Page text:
It’s quite the climb (especially in summers hear), but definitely worth it. Once I got to the top, it was like someone punched me in the stomach. All around (close to us as well as far away) I counted at least four or five burial sites, covered in little white crosses. All carrying roughly the same date of death. All these lives, young and old, lost by a war in Bosnia. 

The impact of the war really hit me then.


Visit the City Center

I really like the city center of Sarajevo. It’s very compact, with all sorts of narrow, winding streets which caused me to constantly lose track of where I was. It was fun nevertheless!

There’s a few beautiful Islamic buildings and mosques, but I haven’t been inside. The city is old and charming, but you can clearly see the scars from the war. In some places the houses are in ruins and the bullet holes are countless. I personally appreciate it when a city wears its history for everyone to see, but it is very confrontational.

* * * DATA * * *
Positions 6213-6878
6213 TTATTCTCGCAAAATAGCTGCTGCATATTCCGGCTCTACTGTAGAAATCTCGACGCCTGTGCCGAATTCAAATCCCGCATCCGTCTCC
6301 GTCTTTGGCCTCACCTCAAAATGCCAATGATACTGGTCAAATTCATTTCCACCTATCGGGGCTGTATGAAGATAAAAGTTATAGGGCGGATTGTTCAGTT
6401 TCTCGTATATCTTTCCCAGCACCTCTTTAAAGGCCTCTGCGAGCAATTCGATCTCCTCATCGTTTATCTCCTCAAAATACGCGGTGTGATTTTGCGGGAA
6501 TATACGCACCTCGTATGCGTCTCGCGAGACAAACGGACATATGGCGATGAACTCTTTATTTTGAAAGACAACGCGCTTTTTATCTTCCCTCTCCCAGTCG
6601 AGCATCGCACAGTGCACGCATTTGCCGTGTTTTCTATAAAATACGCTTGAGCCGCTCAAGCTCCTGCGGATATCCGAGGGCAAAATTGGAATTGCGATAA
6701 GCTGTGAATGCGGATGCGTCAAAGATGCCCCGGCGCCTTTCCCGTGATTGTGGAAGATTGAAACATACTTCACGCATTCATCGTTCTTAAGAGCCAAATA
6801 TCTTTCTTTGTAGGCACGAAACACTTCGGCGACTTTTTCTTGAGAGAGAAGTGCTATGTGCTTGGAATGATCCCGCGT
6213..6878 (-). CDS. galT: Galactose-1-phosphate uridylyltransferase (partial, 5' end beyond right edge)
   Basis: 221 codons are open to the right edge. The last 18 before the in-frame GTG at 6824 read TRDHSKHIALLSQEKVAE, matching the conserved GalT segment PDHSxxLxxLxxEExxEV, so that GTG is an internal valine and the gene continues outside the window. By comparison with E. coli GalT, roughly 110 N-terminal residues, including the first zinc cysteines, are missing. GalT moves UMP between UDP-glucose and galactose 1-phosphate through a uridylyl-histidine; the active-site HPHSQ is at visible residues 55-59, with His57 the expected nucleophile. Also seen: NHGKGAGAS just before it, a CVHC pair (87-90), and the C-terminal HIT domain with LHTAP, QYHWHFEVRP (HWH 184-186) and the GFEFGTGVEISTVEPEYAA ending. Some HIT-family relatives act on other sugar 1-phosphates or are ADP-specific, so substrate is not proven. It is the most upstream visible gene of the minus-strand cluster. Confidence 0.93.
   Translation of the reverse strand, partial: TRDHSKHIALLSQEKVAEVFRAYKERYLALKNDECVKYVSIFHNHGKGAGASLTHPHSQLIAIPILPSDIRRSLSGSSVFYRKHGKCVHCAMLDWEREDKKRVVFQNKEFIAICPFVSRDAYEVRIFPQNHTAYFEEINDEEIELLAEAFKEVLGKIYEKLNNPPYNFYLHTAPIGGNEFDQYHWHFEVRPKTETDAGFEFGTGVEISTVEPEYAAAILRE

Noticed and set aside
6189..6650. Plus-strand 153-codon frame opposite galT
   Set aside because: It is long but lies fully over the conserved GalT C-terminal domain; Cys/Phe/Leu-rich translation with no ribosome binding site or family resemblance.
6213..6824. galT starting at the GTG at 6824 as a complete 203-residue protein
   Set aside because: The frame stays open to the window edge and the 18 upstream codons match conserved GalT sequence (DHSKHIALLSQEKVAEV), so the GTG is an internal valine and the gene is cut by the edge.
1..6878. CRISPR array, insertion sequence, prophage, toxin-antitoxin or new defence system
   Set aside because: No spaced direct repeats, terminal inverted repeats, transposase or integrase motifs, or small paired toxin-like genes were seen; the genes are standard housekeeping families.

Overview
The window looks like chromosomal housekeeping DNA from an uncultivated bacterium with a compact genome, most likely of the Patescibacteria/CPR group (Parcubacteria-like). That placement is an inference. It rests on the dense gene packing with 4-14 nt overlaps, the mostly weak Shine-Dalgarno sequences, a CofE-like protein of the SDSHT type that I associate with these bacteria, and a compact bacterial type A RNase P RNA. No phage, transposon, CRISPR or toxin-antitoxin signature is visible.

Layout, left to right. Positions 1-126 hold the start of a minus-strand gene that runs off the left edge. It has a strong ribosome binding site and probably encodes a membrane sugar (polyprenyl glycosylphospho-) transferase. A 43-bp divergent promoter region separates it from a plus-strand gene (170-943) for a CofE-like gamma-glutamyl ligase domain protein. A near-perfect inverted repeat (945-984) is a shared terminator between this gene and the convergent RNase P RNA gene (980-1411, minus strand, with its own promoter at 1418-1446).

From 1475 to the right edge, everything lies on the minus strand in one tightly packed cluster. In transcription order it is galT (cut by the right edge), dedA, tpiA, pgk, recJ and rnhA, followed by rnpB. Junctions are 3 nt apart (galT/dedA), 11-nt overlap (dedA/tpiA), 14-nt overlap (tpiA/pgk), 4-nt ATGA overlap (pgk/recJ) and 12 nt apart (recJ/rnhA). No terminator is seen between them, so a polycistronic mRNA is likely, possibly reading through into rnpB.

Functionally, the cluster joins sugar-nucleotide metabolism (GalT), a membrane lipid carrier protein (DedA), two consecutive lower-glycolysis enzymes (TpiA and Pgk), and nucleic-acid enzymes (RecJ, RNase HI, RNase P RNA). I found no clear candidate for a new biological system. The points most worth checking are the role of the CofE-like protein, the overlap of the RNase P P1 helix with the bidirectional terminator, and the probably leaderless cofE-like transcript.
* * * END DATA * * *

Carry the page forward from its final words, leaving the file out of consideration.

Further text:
Sarajevo has been through a lot during the war. For a long time people fought over the city, and it was surrounded on all sides by the Serbs who attacked the city over and over. In the hills around the city people were throwing around landmines like it was candy.

The only way to provide the city with supplies was through a long, secret tunnel underneath the ground. None of the citizens were ever safe, and you could suddenly get shot by snipers for no reason. It’s incredibly intense if you hear and learn about these stories.


Cross the Latin Bridge